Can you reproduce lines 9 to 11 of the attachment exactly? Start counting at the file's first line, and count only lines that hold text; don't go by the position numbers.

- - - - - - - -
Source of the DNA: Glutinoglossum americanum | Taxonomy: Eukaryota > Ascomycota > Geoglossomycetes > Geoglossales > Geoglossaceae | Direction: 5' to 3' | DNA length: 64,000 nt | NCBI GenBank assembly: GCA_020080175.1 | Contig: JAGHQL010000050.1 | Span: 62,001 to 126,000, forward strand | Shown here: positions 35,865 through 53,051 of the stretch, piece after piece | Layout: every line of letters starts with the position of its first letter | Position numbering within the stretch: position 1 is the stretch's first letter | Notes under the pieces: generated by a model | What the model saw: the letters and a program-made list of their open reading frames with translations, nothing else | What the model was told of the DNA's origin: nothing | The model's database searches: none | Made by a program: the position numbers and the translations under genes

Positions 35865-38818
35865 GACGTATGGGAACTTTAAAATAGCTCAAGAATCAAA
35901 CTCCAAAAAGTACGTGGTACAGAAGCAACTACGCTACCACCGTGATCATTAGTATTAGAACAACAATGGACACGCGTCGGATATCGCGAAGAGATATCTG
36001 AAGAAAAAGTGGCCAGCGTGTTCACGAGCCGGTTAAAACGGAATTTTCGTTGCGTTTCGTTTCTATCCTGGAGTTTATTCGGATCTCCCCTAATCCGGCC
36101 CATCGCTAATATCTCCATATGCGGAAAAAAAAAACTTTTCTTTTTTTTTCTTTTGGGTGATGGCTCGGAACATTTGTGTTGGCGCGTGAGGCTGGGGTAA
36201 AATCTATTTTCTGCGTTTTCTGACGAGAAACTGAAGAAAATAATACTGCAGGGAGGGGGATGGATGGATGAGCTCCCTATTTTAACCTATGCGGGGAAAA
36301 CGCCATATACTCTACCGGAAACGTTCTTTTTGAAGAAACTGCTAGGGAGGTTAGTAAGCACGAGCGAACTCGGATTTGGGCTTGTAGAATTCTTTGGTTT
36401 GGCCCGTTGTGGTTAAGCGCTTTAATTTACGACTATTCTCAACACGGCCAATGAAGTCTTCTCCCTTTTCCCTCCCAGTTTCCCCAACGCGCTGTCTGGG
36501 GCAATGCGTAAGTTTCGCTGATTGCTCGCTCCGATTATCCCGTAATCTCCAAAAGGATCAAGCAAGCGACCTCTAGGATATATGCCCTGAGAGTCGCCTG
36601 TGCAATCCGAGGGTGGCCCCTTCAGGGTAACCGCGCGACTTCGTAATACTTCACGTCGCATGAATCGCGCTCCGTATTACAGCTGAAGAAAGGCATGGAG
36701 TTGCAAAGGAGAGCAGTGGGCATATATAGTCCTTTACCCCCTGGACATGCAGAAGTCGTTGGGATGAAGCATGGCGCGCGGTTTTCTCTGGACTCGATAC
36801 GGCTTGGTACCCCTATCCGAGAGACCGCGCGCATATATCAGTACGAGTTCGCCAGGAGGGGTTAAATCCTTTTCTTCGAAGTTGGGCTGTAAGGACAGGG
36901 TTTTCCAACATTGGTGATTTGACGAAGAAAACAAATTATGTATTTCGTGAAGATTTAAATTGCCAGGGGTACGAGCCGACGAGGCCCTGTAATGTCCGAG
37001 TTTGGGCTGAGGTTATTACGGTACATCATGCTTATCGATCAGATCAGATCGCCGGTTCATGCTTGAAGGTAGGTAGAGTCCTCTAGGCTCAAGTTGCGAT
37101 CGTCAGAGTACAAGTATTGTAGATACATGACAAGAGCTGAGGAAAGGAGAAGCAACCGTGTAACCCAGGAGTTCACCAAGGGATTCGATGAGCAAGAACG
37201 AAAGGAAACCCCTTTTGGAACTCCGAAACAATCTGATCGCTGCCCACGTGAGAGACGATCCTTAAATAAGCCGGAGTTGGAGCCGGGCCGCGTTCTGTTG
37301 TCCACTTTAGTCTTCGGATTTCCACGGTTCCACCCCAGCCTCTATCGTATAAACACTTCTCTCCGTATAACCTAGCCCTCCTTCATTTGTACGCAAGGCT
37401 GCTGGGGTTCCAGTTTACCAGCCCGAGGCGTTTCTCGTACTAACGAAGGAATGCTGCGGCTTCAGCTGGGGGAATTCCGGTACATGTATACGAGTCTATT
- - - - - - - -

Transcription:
36401 GGCCCGTTGTGGTTAAGCGCTTTAATTTACGACTATTCTCAACACGGCCAATGAAGTCTTCTCCCTTTTCCCTCCCAGTTTCCCCAACGCGCTGTCTGGG
36501 GCAATGCGTAAGTTTCGCTGATTGCTCGCTCCGATTATCCCGTAATCTCCAAAAGGATCAAGCAAGCGACCTCTAGGATATATGCCCTGAGAGTCGCCTG
36601 TGCAATCCGAGGGTGGCCCCTTCAGGGTAACCGCGCGACTTCGTAATACTTCACGTCGCATGAATCGCGCTCCGTATTACAGCTGAAGAAAGGCATGGAG